Whereas it’s good to be open to your partner’s hobbies and interests, your beliefs don’t need to be crossed to do so. In general, what makes you different from your partner should be a reason for why he or she is attracted to you — instead of a sign that you must change to be the exact same.
What to do:
- Know and prioritize your beliefs
- Stand by your morals and realize that someone who loves you would never make you give them up
- Differentiate between changing who you are and changing what your hobbies are
- Ask for advice from loved ones
4. You spend all your free time with your partner
The hours of your day that are meant for work are already given to your significant other and the free time you have in-between is no different. While it’s understandable to want to spend time with the person you’re in a relationship with, it’s detrimental if this person represents the source of your confusion.
If you’re already portraying the habits of a codependent partner, you naturally treat your significant other as the center of attention and spending your entire time with him or her will only feed this crippling behavior. In the end, you are your own person and deserve to be in a relationship that’s a healthy balance of focusing on your partner and yourself.
What to do:
- Make plans beforehand with your loved ones and follow through with them
- Designate time during your day to check in with your friends
- Participate in a new hobby (and sign up for those type of classes)
- Create a routine where you give yourself time to unplug and do an activity on your own
5. You act happy regardless of the situation
It doesn’t matter if your partner blamed you for something that was completely out of your control, you apologized and swallowed what you actually wanted to say. And it’s no problem that your family mentioned his or her demeaning manner towards you at dinner, your significant other had a bad day at work. Your list of excuses for your partner’s inappropriate behavior is as long and wide as the smile you put on your face as you say them.
Although your ability to overlook your true feelings can be a positive trait every now and then, it’s currently to blame for the sinking sensation in your stomach and the helpless thoughts in your head. While every relationship has negative emotions, your reaction to pretend yours aren’t happening should be enough for you to consider why.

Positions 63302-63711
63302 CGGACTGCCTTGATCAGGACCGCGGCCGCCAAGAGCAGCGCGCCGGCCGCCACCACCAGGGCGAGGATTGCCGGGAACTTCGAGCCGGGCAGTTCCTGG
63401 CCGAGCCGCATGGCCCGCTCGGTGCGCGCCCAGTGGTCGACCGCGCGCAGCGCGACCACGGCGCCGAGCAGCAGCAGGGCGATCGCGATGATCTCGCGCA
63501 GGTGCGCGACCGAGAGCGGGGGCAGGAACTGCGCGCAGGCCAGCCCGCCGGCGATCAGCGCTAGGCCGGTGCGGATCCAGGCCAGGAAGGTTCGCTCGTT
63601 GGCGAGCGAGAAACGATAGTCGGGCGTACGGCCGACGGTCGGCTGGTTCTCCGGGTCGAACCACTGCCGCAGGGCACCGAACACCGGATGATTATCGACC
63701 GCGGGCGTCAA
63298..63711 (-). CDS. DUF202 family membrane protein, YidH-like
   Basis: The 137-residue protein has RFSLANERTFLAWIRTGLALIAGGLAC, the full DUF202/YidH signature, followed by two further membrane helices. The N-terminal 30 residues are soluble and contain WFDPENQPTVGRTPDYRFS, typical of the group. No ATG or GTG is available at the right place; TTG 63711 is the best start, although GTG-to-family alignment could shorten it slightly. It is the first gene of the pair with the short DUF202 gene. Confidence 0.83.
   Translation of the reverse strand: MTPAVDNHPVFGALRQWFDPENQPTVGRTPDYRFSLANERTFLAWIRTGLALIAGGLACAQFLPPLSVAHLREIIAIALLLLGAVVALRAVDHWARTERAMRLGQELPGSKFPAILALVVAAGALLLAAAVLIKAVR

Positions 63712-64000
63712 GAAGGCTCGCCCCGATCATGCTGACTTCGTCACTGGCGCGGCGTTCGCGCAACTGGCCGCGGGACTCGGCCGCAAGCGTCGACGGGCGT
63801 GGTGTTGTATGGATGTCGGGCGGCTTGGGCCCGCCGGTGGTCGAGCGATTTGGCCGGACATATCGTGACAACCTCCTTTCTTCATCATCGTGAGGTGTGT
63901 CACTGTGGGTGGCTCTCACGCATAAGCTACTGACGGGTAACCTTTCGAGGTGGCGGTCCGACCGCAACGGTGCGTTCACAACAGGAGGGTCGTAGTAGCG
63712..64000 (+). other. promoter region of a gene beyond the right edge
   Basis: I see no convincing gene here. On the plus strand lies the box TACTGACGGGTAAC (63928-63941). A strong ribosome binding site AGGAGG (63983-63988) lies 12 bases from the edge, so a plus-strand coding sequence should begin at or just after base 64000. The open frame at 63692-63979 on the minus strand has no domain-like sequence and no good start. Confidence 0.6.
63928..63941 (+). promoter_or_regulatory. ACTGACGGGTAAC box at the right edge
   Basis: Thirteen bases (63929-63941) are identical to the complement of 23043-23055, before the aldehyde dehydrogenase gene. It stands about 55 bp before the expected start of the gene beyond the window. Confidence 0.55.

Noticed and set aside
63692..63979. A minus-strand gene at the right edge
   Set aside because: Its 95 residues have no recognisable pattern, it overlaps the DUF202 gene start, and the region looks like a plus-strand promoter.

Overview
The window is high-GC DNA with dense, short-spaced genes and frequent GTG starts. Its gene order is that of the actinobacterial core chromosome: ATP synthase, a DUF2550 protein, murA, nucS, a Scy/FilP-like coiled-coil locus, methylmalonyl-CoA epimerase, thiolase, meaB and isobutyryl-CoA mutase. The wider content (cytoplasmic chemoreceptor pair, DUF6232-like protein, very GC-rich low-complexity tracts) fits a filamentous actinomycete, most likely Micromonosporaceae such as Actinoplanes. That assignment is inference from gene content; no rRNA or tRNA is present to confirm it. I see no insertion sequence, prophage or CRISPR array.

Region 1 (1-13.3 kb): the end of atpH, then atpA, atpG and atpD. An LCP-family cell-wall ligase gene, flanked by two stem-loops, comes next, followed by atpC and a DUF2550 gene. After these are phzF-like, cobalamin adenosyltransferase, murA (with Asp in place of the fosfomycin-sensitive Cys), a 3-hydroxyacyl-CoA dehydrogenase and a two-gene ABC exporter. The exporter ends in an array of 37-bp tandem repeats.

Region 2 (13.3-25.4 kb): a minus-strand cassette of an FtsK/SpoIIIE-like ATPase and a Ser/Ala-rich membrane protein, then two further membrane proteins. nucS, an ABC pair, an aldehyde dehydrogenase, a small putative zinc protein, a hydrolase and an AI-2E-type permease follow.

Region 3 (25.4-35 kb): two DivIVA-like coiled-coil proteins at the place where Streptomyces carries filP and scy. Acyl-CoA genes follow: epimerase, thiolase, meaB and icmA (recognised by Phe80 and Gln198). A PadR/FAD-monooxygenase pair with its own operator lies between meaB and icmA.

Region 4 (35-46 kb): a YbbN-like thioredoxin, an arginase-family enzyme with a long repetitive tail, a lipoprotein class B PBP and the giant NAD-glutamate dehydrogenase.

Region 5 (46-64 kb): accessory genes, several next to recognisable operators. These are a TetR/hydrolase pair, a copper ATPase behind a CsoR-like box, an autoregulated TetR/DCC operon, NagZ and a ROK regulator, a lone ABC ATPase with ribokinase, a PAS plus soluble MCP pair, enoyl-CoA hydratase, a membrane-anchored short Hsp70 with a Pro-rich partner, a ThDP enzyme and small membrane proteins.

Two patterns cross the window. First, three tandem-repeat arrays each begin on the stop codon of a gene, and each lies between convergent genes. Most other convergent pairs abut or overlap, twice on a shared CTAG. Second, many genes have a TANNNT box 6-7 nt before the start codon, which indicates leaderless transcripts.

What to do:
- Communicate with your partner about how you feel
- Look within yourself to discover where this need to please people comes from
- Accept that you don’t always have to be happy — you’re human and there’s nothing wrong with acting that way
6. You feel trapped
At some point during your relationship, you most likely had a moment of clarity where the idea of leaving crossed your mind — just as quickly as the fear of being alone wiped it away. From not wanting to start over to not wanting to let your partner down, your reasons to stay in this relationship are surrounded by the idea that being with someone is better than not being with anyone.
While it’s terrifying to take a step into the unknown, it’s even more terrifying to live your life within the fences that someone else created for you. Some of our greatest moments come from our boldest decisions — your life is meant for you to control because you’re the one person who is guaranteed to never leave.
What to do:
- List your priorities and discover where this relationship falls on the list
- Discover the underlying issues for why you feel trapped
- Seek professional help if it becomes difficult to sort out your thoughts
- Discuss your feelings with your partner
This article was originally published on December 17, 2017.